Business intelligence is descriptive; it tells you what’s going on right now and what happened in the past to bring the organization to its current state. Business analytics is an umbrella term encompassing predictive data analysis techniques. They help you predict what will happen in the organization’s future and what the company can do to create better outcomes.
The difference between business intelligence’s descriptive powers and business analytic’s predictive powers goes a little bit deeper than just this timeframe. It also gets into the question of “who is business intelligence for?”. While business intelligence describes a business’s current state of affairs, and business analytics gives advice based on analyzing and interpreting data, there’s still one big goal that needs to be achieved. Business intelligence and analytics should be relatively easy for non-technical end users to utilize and understand and allow them to dive right into the data and make new reports. That’s why Zuar focuses on shortening the learning curve so that any organization can jump right into analyzing data, creating reports, and making better business decisions.
How Business Intelligence and Analytics Work Together
Business intelligence includes both data and business analytics, but those are only used as pieces of the whole process. Business intelligence helps users to draw a conclusion for data analysis. Data scientists look into data specifics and use predictive analytics and advanced statistics to find current and past patterns to forecast future ones. Data analytics helps answer why certain things happened and can be used to predict what will happen next. Business intelligence takes those algorithms and turns the results into something more actionable.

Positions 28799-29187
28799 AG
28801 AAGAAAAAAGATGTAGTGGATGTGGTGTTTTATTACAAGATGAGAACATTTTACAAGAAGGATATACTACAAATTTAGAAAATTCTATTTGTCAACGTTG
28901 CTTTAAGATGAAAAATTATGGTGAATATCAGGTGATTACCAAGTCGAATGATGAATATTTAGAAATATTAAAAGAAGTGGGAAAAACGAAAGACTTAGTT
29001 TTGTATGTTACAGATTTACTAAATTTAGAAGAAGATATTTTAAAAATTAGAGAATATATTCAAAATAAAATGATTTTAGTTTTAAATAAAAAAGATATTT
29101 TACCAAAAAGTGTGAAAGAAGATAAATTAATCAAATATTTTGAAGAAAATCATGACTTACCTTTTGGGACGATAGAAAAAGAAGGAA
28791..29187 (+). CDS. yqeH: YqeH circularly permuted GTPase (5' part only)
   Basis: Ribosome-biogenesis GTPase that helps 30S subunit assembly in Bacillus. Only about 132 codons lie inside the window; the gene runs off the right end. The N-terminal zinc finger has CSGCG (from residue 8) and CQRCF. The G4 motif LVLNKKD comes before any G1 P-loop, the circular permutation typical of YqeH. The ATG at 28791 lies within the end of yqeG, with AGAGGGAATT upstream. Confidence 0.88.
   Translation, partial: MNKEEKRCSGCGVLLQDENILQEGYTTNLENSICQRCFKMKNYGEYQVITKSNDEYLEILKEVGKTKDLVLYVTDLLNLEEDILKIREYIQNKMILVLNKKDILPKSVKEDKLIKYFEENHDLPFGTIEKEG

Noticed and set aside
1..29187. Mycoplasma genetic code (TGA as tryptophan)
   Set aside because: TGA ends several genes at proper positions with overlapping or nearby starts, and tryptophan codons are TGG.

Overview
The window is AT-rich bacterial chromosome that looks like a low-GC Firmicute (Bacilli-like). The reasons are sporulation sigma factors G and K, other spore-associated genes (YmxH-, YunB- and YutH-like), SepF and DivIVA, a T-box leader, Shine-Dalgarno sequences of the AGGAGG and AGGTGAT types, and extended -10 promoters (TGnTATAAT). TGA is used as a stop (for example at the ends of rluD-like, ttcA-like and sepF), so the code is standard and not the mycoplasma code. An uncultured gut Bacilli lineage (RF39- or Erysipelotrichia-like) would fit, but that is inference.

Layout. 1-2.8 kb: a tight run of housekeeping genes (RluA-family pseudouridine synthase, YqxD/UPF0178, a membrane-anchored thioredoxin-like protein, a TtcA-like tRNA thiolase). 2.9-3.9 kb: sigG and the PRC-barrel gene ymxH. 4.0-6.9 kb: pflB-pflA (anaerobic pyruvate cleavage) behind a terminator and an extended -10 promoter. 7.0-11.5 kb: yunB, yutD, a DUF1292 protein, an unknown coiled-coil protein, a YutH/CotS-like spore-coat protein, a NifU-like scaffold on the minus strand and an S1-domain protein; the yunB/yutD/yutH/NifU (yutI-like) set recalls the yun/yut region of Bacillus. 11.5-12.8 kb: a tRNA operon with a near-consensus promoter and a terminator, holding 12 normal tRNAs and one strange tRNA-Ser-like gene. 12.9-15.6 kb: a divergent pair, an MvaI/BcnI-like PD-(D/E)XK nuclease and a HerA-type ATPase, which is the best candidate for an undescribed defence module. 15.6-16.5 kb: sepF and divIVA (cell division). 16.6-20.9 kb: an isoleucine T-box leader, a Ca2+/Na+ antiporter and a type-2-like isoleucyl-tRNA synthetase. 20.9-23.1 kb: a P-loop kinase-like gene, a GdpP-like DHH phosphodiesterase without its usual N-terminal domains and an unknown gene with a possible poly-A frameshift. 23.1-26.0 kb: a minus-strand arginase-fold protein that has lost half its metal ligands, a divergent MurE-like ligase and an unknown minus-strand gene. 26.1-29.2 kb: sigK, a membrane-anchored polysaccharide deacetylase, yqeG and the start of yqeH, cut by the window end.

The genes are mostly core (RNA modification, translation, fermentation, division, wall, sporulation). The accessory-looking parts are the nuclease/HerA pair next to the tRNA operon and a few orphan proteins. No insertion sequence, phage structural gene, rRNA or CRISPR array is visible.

Business analytics is a part of the larger business intelligence strategy for organizations. It answers specific questions and provides analysis for planning and decision-making at a glance. However, businesses can still continue to use the analytics process to improve iterations and follow-ups continually. Business analytics is not a linear process; answering one question leads to more questions and iterations. The process is more like a cycle of data discovery, access, exploration, and information sharing. We call this the cycle of analytics -- a term that explains how businesses use these analytics to react to ever-changing questions and expectations.
Business intelligence tools originally took a top-down approach that was driven by IT organizations where most analytics questions were answered through the use of static reports. When that was the case, any follow-up questions would end up on the bottom of the reporting queue; the process would have to start from the beginning again. Those methods led to slow and frustrating reporting cycles, and it was difficult to leverage the data to make informed decisions. Now, we have more modern business intelligence tools that are interactive and approachable. IT departments are still a crucial part of managing this data, but more levels of users can create accurate reports on short notice. With the right business intelligence software, users can visualize data, create their own reports, and answer their own questions. Zuar's Mitto and Portal solutions are a great example of this.
Get started with business intelligence at Zuar, utilizing our data strategists’ capabilities and advanced insight tools to improve your bottom line. Request a free data strategy assessment.